Every public health recommendation pushes dairy as a healthy food for kids. Milk for toddlers is almost a requirement. But is this true or extreme misguidance?
Food pyramids. School lunches. The CDC. The commercials pushing dairy as the solution to every woe facing children today. Someone who was strongly against dairy much be absolutely crazy.
Or maybe just well educated.
First, we need to address a few things. First, I’d really like to know the first upright mammal that looked at a cow’s udder and thought to him or herself, “I’ve GOT to try some of that!!” Most of us remain very distanced from the collection of milk and it’s easy to forget where it comes from when you’re drinking it out of a plastic jug or cardboard carton.
Second, many patients, with a look of horror when I tell them that milk is not a healthy food for kids and adults, ask how they are going to get their calcium to protect bones if they don’t drink milk?? I then ask if cows actually drink milk for their calcium. Pretty much ends the conversation there (the answer is NO–cows don’t drink milk).
Lastly, we all need to refresh our minds on what mammalian milk is designed to do. It is designed to take a newborn to a more self sufficient mammal. It doesn’t matter whether we are talking about humans, cows, sheep or dogs, the goal of mother’s milk is the same. And no other mammal uses milk for toddlers, teens or adults.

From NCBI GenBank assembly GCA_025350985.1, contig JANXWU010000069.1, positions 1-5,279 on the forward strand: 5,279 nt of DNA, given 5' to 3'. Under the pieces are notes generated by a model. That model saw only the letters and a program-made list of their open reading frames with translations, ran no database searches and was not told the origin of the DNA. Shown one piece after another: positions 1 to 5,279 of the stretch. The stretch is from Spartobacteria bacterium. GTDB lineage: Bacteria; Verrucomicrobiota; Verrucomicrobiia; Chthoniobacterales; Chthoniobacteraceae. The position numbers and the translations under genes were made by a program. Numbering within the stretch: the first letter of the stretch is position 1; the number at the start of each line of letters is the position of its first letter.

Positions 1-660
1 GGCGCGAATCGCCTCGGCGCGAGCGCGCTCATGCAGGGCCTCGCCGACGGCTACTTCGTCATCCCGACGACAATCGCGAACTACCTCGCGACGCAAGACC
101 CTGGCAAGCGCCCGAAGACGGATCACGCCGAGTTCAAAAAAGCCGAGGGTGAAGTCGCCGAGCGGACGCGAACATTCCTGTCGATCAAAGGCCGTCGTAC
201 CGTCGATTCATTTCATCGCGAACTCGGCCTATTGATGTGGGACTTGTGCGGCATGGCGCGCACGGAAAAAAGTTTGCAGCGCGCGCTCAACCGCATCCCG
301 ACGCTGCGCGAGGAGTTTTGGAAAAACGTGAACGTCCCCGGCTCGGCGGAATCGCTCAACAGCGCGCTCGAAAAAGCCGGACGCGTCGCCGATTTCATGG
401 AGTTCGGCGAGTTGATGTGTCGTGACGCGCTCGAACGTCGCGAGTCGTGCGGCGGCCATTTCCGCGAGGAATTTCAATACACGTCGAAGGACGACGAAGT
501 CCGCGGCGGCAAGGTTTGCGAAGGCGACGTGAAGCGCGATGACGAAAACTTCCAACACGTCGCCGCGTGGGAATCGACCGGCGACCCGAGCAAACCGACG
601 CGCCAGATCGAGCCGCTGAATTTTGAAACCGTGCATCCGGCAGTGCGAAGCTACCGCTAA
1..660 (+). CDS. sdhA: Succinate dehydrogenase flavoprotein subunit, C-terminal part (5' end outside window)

One of the needs of a rapidly growing newborn is glucose. The brand new cells of the little growing creature need lots and lots of glucose to support all of the metabolic activity going on. And how do these cells get the sugar they need? From insulin, of course. Mammalian milk is well known to stimulate the release of insulin so that the sugar can make it into the cell where it is so desperately needed.
More insulin. Great idea for a newborn. NOT a good idea as we get older. As a matter of fact, the prediabetic state is already having problems with too much insulin because insulin is not working the way it is supposed to. Forcing the body to release even more is probably not a great idea.
Now that you have some background, we can move on to this particular study. A group of overweight adolescents (12-15 years old) were studied for 12 weeks on diet that included 1 liter of either skim milk, a drink containing casein, a drink containing whey or water. Casein and whey are the principle proteins found in milk.
They looked at whether these milk drinks caused the pancreas to work harder to release more insulin (the term is insulinotropic) and whether they contributed to weight gain. The results?
- BMI scores adjusted for age increased with skim milk, casein and whey groups. (Tweet this)
- C peptide release (a marker of insulin release by the pancreas) went up in the casein and whey groups.
This is not good news, but not truly unexpected if you understand what mammalian milk was designed to do. When we give milk for toddlers up through our adult years, you are trying to stimulate rapid growth. That is what it is SUPPOSED to do. This, of course, is not such a good idea if you’re already overweight.
With this in mind, do you think we should still promote dairy and milk products as healthy food for kids?